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'Smitten Kitchen' Takes The Fuss Out Of Cooking : NPR

Blogger and now cookbook author Deb Perelman insists you don't need a big or gourmet kitchen to make good food.
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Vetsch Architektur

Vetsch Architektur | Bon Vivant | Scoop.it

Disillusioned with boxy traditional houses placed on top of the ground? Looking for ideas that reject boring square rooms and angled corners? So was architect Peter Vetsch of Dietikon, Switzerland. He creates dwellings that flow like undulating sculptures, not to live under or in the ground, but with it, says Vetsch.

 

The key element in his “earth house” construction is an imaginative use of non-toxic ferro-cement because of its high strength and durability at low cost. A fine aggregate cement mix is applied over a wire mesh and rebar structure, either by hand, trowel or a high volume cement sprayer, leaving little finishing save for cosmetic effect or critical waterproofing. With the shell completed, dwellings are covered with a deep insulating blanket of earth that covers the undulating roof, making for a very quiet, draft-free, energy-efficient home. Energy saving in a typical earth home is up to 50 per cent.

 

Of course, the structure is protected from at all times from precipitation, wind and temperature variations. Cozy and homey, these homes give a sense of privacy and protection that the inhabitants seem to love. Definitely worth a look.

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Glendale Approves Disney's Grand Central Air Terminal Renovation Plan

Glendale Approves Disney's Grand Central Air Terminal Renovation Plan | Bon Vivant | Scoop.it
Alice Ruxton Abler's insight:

The Grand Central Air Terminal, the elegant but long-neglected centerpiece of Glendale’s role in aviation history, is finally going to get the restoration it deserves. Glendale’s Historic Preservation Commission voted unanimously to approve Disney’s plan for the restoration of Grand Central, which includes extensive structural stabilization and seismic upgrades, restoration of the exterior and rehabilitation of significant interior spaces so the building can be adaptively reused as a visitor center, offices and event space for the surrounding Disney Grand Central Creative Complex. According to the 2000 agreement between Glendale and Disney (pdf link), limited public access is required, probably through a reservation system. There will be a media wall and interpretive displays illuminating the history of Grand Centra

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Five Common Historical Misconceptions Explained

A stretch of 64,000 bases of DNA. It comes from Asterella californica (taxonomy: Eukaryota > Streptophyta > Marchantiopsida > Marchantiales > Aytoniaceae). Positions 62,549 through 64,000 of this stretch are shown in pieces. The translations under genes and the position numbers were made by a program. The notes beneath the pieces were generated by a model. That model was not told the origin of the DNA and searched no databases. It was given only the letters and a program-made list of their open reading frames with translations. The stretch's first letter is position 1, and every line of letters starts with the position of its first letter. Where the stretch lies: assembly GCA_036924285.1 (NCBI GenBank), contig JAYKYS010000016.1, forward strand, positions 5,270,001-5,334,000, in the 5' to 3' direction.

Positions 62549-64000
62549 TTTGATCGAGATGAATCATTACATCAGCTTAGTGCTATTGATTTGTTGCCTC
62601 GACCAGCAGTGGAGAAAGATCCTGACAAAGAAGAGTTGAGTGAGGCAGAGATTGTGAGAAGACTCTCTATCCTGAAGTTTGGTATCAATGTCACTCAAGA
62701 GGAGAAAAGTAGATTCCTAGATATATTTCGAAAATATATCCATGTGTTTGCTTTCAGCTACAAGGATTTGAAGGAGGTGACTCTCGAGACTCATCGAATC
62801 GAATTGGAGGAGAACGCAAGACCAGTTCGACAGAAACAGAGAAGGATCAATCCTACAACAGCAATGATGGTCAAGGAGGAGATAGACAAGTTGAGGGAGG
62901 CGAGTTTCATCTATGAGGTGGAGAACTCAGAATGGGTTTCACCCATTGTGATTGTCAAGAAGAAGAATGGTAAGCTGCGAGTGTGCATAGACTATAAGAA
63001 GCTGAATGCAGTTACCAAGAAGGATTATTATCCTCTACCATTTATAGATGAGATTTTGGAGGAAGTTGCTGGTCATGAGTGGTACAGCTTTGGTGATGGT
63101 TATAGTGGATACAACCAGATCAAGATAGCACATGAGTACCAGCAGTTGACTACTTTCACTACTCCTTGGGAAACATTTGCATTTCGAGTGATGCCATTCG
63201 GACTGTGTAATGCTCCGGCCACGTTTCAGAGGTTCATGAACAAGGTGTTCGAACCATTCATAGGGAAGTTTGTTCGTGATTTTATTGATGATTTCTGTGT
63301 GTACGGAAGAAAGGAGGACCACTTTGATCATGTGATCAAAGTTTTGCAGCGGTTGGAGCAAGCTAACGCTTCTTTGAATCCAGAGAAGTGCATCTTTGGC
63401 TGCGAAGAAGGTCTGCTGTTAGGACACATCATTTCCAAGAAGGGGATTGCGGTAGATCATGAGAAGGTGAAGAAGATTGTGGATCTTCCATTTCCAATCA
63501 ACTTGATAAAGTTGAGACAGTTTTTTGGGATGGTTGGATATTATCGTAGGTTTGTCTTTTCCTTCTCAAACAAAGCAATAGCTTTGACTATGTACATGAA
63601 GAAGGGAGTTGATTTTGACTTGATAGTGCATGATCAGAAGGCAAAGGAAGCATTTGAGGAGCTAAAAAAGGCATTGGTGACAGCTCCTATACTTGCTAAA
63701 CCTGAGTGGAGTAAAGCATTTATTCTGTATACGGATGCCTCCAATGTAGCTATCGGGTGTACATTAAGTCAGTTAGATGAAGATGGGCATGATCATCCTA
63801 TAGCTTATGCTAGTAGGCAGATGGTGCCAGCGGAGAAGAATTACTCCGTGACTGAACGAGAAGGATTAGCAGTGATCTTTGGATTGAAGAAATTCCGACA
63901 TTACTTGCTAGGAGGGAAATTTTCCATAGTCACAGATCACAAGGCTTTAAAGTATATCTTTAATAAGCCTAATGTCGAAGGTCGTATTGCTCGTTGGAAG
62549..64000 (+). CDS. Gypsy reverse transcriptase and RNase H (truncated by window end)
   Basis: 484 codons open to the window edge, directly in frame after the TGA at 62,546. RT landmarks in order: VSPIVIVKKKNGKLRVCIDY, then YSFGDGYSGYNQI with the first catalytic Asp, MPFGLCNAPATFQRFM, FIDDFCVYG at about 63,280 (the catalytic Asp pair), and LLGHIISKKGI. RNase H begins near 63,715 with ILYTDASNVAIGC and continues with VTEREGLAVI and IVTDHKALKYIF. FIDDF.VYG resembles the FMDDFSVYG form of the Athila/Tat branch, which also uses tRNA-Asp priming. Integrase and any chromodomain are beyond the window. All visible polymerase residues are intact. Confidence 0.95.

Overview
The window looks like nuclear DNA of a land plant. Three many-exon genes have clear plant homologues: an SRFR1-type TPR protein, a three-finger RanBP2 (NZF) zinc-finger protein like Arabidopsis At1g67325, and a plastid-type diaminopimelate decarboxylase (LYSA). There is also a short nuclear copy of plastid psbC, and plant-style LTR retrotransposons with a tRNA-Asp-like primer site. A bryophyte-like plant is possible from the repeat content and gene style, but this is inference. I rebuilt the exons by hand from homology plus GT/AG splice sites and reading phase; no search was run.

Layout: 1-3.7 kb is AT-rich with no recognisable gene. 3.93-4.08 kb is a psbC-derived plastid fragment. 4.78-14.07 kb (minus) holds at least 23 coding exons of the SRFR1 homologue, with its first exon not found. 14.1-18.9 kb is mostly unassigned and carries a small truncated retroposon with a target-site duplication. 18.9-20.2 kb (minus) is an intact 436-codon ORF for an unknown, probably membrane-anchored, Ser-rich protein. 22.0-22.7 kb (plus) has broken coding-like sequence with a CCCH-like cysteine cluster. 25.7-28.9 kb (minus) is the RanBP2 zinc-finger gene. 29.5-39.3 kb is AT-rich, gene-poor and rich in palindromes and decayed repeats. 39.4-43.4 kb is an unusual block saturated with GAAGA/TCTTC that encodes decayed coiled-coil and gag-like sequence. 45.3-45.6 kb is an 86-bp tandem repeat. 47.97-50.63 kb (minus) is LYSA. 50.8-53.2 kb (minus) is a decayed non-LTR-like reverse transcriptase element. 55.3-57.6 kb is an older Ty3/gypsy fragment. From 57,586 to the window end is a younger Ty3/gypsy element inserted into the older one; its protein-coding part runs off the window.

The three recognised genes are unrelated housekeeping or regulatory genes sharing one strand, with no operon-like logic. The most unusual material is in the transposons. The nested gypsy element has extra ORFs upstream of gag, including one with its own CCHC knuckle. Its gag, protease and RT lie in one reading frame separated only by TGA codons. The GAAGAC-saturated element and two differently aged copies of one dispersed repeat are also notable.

Five Common Historical Misconceptions Explained | Bon Vivant | Scoop.it
Did Viking helmets have horns? Was Napoleon that short? Was the Roman Vomitorium real?
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From the Smithsonian: This entertaining and informative video sets the viewer straight on five common misconceptions. Columbus, Lady Godiva, Napoleon, ancient Roman traditions, Vikings . . . all are addressed in a little under four minutes!

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Architects and Chefs Team Up To Build Fairytale Gingerbread Castles

Alice Ruxton Abler's insight:

Benefiting the Juvenile Diabetes Research Foundation (JDRF) Northwest Chapter, the 20th Annual competition paired local Seattle architects with chefs to create magical, edible worlds based on the theme Once Upon A Time. Although we strongly recommend that one refrain from ingesting the sugar-overload-inducing creations, the fairytale gingerbread village is worth a virtual look.
 


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Chicken Farms Try Oregano as Antibiotic Substitute

Chicken Farms Try Oregano as Antibiotic Substitute | Bon Vivant | Scoop.it
Chicken farms including Bell & Evans in Pennsylvania are using oregano-based products as substitutes for antibiotics, but research on their effectiveness is scant and many remain skeptical.
Alice Ruxton Abler's insight:

Dr. Harry G. Preuss, a professor of physiology and biology at the Georgetown University Medical Center, studied the effectiveness of oregano oil on 18 mice infected with staph bacteria. Six mice were given oregano oil, and half survived for the full 30 days of the treatment. Six received carvacrol, regarded by many experts to be the antibacterial component in oregano, in olive oil, and none of them survived longer than 21 days. Six other mice received only olive oil and died within three days.

The study, which was underwritten by a company, North American Herb and Spice, and presented at a meeting of the American College of Nutrition in 2001, was repeated and all those findings were corroborated, Dr. Preuss said.

Dr. Preuss said he had applied to the National Institutes of Health for financing of a larger study, with no luck so far. “This is really promising, particularly when you consider that we are facing a crisis in our hospitals and health systems with the increasing resistance to antibiotics,” he said.

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Never Built: Los Angeles

Never Built: Los Angeles explores the “what if” Los Angeles and dares the city to dream big again.
Alice Ruxton Abler's insight: